While billing mistakes may be rare, Verizon and other companies that bill based on usage are by no means perfect. That is, by enrolling in AutoPay, consumers are forced to relinquish yet another critical safety valve that allows consumers to hold businesses accountable. As if requiring a 2-year commitment wasn’t enough of a prerequisite burden for subscribers to bear. Although there is no problem with the “carrot” approach of exchanging incentives for greater commitments, the use of penalties (“sticks”) to force consumers to further relinquish their active role in the marketplace warrants some considerable concern.

Clearly, revenue is necessary for any for-profit business to be successful. But when the largest, most successful telecom in the market at present begins engaging in these tactics, the idea that Verizon is simply trying to cover unmanageable costs is not compelling.

Responding to the announcement, some sources have suggested switching providers. However, the unfortunate reality is that, unless Verizon customers have the available funds to pay an exorbitant early cancellation fee, such a choice simply doesn’t exist for the consumer who wishes to take his or her business elsewhere.

Hence the legitimate outrage over Verizon’s new “convenience fee.” Though the cost in this particular case is arguably inconsequential, the fact that a company has the ability to levy new fees against already-handcuffed customers in order to force them to surrender even more control is no trivial matter.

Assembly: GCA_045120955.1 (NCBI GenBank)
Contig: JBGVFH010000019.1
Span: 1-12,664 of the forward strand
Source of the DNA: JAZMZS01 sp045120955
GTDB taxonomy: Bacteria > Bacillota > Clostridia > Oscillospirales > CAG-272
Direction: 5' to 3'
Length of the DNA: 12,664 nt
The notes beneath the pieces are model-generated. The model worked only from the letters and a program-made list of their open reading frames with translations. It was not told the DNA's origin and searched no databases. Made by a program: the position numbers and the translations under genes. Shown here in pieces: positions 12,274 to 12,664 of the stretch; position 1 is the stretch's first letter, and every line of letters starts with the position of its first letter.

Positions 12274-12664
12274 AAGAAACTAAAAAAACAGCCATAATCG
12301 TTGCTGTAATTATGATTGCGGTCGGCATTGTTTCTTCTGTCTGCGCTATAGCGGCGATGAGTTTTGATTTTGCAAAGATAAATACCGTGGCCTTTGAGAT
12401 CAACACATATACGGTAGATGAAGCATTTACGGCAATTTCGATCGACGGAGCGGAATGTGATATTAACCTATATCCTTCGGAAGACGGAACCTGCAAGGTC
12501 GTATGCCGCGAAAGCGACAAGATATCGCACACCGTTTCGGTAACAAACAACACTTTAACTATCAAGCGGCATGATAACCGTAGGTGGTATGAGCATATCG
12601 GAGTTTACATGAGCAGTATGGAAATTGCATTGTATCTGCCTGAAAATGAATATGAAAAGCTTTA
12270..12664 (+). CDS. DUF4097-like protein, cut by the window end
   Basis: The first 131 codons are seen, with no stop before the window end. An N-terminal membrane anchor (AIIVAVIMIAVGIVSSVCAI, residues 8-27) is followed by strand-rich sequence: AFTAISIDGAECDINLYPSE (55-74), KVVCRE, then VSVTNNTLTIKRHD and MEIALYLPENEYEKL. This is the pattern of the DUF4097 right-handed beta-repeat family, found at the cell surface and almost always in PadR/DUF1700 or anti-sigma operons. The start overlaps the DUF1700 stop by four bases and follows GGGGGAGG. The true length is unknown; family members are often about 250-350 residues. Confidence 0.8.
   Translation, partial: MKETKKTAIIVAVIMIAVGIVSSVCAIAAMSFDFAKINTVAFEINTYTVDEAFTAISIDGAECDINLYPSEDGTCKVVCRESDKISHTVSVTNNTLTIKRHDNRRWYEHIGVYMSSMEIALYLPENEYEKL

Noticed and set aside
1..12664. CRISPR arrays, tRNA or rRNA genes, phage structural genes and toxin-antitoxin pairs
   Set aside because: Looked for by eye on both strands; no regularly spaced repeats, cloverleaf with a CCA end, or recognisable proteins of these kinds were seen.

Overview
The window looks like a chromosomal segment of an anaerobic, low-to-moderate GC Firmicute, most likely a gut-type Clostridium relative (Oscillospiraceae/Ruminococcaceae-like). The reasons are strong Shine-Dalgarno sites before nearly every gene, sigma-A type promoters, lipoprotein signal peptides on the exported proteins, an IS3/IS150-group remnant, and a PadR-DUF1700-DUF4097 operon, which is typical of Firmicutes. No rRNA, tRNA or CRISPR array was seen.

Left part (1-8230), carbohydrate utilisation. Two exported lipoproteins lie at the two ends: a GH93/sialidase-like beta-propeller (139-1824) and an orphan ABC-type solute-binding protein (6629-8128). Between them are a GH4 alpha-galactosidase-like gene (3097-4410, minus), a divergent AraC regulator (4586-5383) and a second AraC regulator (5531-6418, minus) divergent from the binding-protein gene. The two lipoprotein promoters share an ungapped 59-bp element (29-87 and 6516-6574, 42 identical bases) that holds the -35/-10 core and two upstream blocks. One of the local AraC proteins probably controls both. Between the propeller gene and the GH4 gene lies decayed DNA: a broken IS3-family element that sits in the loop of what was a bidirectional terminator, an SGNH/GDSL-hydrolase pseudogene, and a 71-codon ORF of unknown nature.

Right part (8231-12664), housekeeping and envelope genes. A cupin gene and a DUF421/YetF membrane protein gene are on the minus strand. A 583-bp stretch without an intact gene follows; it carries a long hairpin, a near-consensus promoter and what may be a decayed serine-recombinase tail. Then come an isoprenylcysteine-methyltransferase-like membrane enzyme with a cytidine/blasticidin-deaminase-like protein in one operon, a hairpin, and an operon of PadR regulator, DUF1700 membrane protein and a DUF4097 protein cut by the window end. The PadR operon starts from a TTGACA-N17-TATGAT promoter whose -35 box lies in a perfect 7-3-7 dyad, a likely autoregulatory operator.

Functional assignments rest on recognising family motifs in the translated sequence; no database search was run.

• Brian

    However, the unfortunate reality is that, unless Verizon customers have the available funds to pay an exorbitant early cancellation fee, such a choice simply doesn’t exist for the consumer who wishes to take his or her business elsewhere.

    That’s not necessarily true. Verizon offered (and advertised) online payment as an option, sans fee, when the average person in a contract signed up for service. Verizon’s addition of this new fee is a material unfavorable change to the terms of the contract and should allow individuals to get out of their contract without having to pay an ETF.

    Even if Verizon disagrees, I’m sure a small claims court would see it the customer’s way. This is a switch in terms of service after a contract was signed — which typically invalidates the contract (and “termination fees” associated with it).